Review of 101 FAQs About Auditory Verbal Practice

As a big fan of the earlier edition (50 FAQs About Auditory Verbal Therapy), I was excited to read the latest update: 101 FAQs about Auditory Verbal Practice, edited by Warren Estabrooks M.Ed., Dip. Ed. Deaf, LSLS Cert. AVT® .  

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Born to Read

For decades, literacy has been the Achilles’ Heel of deaf education.  Historically, students with hearing loss educated using methods that did not focus on listening and spoken language have achieved abysmally low reading scores[1].  But our children with hearing loss are BORN TO READ!  How?  Well, even though their ears aren’t working, their brains are!  Once we establish maximal auditory access from the ears to the brain using digital hearing aids, Bahas, cochlear implants, FM systems, soundfields, etc., we have unlocked the pathway to access the great capacity of the auditory cortex of the human brain to lead to language and literacy acquisition[2].  Couple auditory access with a therapy approach that uses listening and spoken language, and you’ve got a winning combination[3].  It’s not magic, it just takes technology and focused, deliberate work.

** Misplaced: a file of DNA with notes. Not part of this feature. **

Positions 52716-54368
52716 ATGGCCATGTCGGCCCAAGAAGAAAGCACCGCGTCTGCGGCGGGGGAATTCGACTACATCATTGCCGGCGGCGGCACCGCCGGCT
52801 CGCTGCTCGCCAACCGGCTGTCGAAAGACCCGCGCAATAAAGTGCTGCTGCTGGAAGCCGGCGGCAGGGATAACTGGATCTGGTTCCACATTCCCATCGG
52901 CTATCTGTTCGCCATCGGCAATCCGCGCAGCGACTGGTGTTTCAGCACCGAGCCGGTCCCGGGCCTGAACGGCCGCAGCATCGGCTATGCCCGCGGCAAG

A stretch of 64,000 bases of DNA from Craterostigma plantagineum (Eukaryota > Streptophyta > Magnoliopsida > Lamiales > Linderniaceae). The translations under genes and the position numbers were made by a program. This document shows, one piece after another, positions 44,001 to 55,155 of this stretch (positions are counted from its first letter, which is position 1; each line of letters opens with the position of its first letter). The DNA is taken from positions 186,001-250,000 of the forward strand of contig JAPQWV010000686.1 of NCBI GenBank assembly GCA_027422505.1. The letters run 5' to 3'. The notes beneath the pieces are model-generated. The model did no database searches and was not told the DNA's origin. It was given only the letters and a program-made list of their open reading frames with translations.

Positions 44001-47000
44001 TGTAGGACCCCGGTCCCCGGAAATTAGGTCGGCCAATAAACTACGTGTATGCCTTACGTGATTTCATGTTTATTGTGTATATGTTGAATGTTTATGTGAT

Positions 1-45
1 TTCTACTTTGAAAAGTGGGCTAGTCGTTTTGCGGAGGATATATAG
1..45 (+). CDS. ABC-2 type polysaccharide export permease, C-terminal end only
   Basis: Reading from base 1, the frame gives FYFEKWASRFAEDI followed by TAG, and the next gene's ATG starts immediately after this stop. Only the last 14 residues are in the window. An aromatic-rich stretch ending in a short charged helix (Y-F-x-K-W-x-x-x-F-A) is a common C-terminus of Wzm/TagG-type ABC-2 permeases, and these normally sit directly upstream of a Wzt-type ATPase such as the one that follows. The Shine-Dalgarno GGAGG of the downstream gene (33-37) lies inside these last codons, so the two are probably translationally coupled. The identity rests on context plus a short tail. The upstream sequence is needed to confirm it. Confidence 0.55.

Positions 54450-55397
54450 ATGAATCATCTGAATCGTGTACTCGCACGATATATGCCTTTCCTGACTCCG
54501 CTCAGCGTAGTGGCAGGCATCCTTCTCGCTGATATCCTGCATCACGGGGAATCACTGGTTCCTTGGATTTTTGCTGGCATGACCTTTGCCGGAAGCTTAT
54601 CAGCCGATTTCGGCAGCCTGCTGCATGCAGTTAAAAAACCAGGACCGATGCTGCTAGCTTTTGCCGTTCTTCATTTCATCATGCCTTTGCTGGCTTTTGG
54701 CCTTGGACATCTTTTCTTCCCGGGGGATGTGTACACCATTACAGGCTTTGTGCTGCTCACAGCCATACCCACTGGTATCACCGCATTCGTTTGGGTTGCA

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Sounds from Silence: Graeme Clark and the Bionic Ear Story

I just finished reading Sounds from Silence: Graeme Clark and the Bionic Ear Story written by Professor Graeme Clark, the inventor of the multichannel cochlear implant that today is the product made by Cochlear.  It was a fantastic read, and I was so drawn in that I stayed up all night to finish the book!

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